The expanded Lake City Branch, 12501 28th Ave. N.E., opened Oct. 22, 2005. It was the 17th project completed under the "Libraries for All" building program. (See the Lake City Branch Construction Fact Sheet.) It is part of a municipal center that also includes a neighborhood service center, park and parking garage.
The $3.9 million branch has an updated collection and the capacity to hold 66,700 books and materials. Collection highlights include a significant number of materials for people learning English as a Second Language and many new items for teens.
The branch recently expanded its collection of books, videos and music in Spanish, Chinese, Vietnamese and Russian. Bilingual staff are available to answer questions and help patrons.
The larger branch has a spacious children's area, a separate area for teens, self-checkout stations, 33 computers (up from 15), more seats, a meeting room, a small study room, and upgraded technology. A quiet room that looks out on the entry courtyard provides an alternative to the activity of the main reading room.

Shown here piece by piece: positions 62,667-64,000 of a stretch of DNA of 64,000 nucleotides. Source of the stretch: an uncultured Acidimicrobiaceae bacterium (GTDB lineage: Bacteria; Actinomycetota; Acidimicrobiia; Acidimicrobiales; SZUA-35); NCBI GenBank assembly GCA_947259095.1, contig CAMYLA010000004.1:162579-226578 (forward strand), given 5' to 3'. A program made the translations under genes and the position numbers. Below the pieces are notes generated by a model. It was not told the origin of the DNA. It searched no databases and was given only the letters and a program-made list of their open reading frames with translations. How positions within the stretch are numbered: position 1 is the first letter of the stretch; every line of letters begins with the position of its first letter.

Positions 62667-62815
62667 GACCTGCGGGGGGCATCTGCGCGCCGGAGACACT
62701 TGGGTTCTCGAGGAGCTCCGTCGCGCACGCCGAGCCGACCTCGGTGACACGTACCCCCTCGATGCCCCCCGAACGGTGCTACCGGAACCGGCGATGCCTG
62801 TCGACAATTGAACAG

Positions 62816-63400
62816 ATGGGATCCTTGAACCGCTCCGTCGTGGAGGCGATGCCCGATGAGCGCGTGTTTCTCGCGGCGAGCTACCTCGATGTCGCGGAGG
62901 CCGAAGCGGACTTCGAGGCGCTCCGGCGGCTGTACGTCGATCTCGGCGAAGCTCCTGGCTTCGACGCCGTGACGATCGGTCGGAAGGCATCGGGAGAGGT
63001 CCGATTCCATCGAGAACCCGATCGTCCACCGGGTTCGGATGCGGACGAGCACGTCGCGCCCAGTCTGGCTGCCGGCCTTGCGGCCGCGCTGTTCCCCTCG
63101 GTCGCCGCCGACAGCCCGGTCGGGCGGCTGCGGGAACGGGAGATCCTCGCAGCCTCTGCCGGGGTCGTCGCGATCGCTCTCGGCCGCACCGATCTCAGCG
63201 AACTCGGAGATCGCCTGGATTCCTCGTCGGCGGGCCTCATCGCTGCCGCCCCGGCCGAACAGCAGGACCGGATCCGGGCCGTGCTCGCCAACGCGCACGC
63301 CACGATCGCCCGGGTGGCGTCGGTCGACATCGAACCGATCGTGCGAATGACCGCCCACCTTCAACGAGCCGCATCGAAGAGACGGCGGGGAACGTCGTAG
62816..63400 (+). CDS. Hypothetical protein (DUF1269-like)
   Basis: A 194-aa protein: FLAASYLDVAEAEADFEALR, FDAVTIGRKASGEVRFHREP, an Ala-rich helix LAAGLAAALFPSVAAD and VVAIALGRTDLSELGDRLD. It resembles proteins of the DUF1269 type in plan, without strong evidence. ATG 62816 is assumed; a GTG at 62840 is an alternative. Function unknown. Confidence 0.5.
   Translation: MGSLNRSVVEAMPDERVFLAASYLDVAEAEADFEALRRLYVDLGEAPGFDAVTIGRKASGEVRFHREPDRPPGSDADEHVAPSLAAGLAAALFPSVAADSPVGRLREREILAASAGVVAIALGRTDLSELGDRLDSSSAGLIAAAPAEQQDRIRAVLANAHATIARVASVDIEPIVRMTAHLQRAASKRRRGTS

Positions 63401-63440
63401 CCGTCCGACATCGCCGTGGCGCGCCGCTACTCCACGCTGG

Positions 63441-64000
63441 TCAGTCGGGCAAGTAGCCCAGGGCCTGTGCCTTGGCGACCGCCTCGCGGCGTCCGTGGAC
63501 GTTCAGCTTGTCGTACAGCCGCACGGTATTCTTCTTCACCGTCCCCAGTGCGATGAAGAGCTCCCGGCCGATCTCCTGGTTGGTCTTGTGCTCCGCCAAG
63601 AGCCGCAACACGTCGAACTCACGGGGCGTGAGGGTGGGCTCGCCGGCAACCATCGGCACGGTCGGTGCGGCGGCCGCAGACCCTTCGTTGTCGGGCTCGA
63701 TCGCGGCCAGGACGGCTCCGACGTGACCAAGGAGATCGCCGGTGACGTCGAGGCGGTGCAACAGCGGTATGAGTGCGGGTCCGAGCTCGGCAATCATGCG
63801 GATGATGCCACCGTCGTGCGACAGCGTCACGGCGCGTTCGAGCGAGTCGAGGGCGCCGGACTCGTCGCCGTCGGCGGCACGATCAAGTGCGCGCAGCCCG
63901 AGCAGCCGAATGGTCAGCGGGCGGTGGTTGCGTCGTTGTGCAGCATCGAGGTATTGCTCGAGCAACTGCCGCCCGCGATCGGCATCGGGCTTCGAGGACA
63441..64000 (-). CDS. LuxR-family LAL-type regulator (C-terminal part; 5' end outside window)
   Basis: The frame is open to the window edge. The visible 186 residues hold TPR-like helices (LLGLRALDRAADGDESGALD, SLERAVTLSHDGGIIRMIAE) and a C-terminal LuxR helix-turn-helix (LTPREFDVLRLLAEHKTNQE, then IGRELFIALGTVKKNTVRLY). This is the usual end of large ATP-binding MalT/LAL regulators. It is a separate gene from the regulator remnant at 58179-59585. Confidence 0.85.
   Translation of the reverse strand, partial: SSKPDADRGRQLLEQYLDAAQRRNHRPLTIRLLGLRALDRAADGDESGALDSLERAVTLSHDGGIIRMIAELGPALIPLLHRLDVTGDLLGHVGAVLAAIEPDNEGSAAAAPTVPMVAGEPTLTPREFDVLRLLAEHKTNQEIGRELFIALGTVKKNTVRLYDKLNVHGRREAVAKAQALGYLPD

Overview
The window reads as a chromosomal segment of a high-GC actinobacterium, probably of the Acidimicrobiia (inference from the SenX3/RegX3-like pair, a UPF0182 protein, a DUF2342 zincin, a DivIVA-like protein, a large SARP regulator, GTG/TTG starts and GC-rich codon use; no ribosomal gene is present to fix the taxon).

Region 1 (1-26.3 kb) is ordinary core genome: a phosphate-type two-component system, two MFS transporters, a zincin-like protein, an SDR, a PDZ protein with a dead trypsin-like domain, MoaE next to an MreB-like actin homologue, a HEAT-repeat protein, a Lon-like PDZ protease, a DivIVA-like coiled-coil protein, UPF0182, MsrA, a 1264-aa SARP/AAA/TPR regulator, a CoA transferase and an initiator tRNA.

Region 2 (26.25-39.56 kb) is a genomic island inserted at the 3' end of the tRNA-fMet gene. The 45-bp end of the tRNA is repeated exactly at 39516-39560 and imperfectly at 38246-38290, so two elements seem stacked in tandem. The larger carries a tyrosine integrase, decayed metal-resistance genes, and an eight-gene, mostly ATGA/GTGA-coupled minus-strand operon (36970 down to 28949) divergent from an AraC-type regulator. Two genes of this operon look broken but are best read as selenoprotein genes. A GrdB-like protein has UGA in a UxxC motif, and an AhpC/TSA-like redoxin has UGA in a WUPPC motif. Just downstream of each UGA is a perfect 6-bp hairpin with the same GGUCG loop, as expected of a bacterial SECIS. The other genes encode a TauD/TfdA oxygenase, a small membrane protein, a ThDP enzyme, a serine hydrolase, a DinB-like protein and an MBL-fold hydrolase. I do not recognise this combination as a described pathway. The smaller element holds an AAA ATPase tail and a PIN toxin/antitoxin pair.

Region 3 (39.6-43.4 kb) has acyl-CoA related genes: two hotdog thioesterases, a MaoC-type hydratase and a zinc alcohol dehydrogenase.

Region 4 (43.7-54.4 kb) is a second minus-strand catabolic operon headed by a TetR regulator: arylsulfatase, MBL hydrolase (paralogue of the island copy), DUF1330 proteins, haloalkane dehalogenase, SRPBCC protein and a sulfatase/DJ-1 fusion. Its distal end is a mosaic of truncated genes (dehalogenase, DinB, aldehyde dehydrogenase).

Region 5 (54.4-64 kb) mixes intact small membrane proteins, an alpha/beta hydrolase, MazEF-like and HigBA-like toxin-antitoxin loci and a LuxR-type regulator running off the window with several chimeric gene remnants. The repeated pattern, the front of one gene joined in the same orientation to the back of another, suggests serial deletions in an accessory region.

The building was designed by ARC Architects and built by Bayley Construction.
The architects designed the building to create a civic presence, preserving the grand entrance courtyard and the bronze gates by renowned Seattle artist and sculptor George Tsutakawa. The brick and metal-clad exterior echoes the brick used in the original structure, which the city's Landmarks Preservation Board named a landmark building.
Remodeling the interior exposed the rich brick walls of the original building, which had been covered by shelving.
The building includes artwork by Portland artist Linda Haworth, who created 71 cast glass panels using hand-carved molds of objects that represent the theme "Collections." Haworth and local artist Jane Grafton held a community workshop and asked patrons to bring in the objects they collected, which inspired the finished work. The Office of Arts & Cultural Affairs manages the Library's public art program.
The Rotary Club of Lake City commissioned Grafton to create a series of recycled tin pennants for the branch. The flags feature a no-longer-used alphabet called the Ogham Alphabet; each symbol represents not only a letter but also a particular type of tree, and a corresponding visual representation of that given tree. Grafton invited school-age children to a series of workshops to create the banners, which helped them gain a greater understanding pf recycled materials.
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